Camden County Commissioner and Gold-Star Mother Melinda Kane moderated a panel discussion about veteran suicide awareness at Camden County College on March 12, 2022. The discussion included veterans sharing their stories, lethal arms and storage safety, and information about #988, which is the veteran’s crisis line. The event also included a veteran resource fair with representatives from organizations ranging from the Travis Manion Foundation to Moms Demand Action, the Camden County Office of Veterans Affairs, and more.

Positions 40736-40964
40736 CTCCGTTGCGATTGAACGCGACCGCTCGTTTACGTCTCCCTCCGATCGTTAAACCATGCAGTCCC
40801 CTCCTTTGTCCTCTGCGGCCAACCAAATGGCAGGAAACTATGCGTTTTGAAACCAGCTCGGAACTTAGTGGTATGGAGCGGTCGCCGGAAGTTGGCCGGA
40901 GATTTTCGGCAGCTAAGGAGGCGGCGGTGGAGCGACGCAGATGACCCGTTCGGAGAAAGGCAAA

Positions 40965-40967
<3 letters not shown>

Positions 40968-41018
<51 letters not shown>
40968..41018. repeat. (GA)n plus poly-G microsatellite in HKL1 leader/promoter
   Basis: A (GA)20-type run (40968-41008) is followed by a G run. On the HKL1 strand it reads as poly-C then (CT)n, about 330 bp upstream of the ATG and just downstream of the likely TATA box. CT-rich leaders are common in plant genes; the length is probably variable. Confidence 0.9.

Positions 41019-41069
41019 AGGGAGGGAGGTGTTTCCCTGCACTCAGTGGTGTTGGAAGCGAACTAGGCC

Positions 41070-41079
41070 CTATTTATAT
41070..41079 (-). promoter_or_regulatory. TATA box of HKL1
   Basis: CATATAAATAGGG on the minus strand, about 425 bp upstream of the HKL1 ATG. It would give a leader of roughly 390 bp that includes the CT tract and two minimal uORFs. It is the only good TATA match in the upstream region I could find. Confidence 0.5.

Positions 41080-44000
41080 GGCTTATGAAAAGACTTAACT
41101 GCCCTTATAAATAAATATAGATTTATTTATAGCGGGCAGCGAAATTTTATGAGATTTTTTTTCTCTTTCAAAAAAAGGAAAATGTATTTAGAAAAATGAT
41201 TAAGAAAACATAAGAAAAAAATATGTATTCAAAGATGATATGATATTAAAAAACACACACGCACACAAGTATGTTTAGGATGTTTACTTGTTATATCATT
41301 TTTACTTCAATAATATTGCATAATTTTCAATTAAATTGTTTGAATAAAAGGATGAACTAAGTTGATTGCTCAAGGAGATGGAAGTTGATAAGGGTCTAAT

“We here at Camden County are committed to fighting the epidemic of veteran suicide through prevention, education and awareness,” said Commissioner Melinda Kane, who serves as the liaison to the Office of Veterans Affairs. “Bringing an array of resources together for one event is a crucial way that we can support our veterans and offer them a safe space to reach out for the help they may need.”
Veteran suicide is a significant challenge for all branches of the U.S. Armed Forces. According to the U.S. Department of Veterans Affairs 2022 National Veteran Suicide Prevention Annual Report, in 2020, there were 6,146 veteran suicides. This was on average 16.8 per day. In 2020, adjusting for population age and sex differences, the suicide rate for Veterans was 57.3% greater than for non-veteran U.S. adults.